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Minister signals green light to clear bottleneck for East Anglia trains

PUBLISHED: 16:34 11 November 2020

Ely Station is one of the largest interchanges in East Anglia. Picture: PAUL GEATER

Ely Station is one of the largest interchanges in East Anglia. Picture: PAUL GEATER

Archant

Hopes are rising that the £500m upgrade of the region’s worst rail bottleneck will soon get the go ahead – allowing more trains to run from Ipswich to Peterborough and more cross-country freight services to operate from Felixstowe.

Improving rail lines through Ely is vital if more trains are to be able to run – three lines split to the north of the station and these junctions are currently operating at capacity and it is not possible to run more trains through this section of track.

MORE: Freight companies want improvements to East Anglian lines

A proposal to improve Ely North Junction was put on hold five years ago to allow a wider look at rail lines in the area and to look at possible road changes because the lines are crossed by three separate level crossings which are a potential safety hazard.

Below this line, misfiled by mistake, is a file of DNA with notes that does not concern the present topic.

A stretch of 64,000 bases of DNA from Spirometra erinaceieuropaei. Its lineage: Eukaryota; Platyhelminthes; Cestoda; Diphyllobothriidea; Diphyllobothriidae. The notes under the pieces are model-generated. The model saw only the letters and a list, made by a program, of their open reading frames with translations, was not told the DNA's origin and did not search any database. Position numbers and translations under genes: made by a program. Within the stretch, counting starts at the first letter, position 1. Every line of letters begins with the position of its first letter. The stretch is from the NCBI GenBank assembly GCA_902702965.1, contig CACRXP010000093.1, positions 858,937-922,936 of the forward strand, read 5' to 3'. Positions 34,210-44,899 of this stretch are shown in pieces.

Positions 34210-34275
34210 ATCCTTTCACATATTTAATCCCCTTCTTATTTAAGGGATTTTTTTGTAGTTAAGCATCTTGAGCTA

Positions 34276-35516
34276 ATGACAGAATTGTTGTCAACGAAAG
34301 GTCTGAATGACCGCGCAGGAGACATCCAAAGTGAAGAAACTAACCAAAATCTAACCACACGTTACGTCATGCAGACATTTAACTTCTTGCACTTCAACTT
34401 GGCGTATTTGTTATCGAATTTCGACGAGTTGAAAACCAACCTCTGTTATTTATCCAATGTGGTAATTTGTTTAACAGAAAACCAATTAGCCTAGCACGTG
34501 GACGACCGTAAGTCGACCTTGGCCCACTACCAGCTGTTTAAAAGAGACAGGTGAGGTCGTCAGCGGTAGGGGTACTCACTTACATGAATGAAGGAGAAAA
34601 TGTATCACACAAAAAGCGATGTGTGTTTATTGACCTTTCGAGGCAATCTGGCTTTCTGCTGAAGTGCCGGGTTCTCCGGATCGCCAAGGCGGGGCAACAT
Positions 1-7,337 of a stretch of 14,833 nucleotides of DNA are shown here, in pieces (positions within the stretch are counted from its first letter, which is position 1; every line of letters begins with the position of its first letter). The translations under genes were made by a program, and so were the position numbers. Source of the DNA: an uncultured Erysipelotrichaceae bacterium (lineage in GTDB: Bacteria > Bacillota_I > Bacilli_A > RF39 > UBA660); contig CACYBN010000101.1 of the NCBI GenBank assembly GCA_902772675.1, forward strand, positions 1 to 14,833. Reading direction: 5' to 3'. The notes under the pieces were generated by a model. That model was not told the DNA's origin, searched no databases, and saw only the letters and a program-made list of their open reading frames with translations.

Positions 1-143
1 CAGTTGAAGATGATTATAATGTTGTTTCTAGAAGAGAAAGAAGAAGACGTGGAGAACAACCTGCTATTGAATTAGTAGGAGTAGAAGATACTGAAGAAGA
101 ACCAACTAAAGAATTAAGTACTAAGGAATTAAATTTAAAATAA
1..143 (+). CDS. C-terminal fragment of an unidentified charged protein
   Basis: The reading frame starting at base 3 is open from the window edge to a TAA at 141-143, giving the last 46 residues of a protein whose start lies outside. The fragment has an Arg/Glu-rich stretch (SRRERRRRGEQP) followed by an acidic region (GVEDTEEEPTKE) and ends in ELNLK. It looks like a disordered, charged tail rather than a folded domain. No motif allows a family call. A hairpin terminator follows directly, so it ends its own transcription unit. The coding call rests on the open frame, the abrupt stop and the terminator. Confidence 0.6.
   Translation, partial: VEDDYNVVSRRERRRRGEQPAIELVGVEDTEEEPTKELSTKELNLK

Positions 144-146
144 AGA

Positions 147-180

Network Rail also wants to look at the junction to the south of Ely where the line to Ipswich splits from the West Anglia route. The total cost of improvements in the area has risen from £25m to £500m - but rail minister Chris Heaton-Harris told a meeting last week that the project should go ahead.

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He also said he would be trying to push it ahead as quickly as possible to avoid costs going up further - a public consultation on the proposals finished at the start of this month.

Running an hourly service between Ipswich and Peterborough - where there are connections for the midlands, north of England and Scotland - was a key element of the successful bid by Abellio when they won the Greater Anglia franchise in 2016.

But its importance in allowing more cross-country freight trains from Felixstowe is what is likely to have persuaded the government to go ahead with the mayor investment – it could potentially also allow a twice-hourly service to operate between Norwich and Cambridge, increasing the number of trains using Brandon station.

MORE: Could more East Anglia rail lines be electrified?

James Palmer, Mayor of Cambridgeshire and Peterborough, welcomed the news: “This upgrade is of absolutely critical importance regionally if we are to get the East of England realising its full potential and punching its weight for UK Inc.

“Everyone is aware that there are competing demands on the transport purse, but we’ve made a very strong business case and I will maintain the pressure. Unblock Ely rail and you unlock opportunity and potential across the whole of East Anglia and way beyond, and you help the green agenda by getting people and freight off the roads.”


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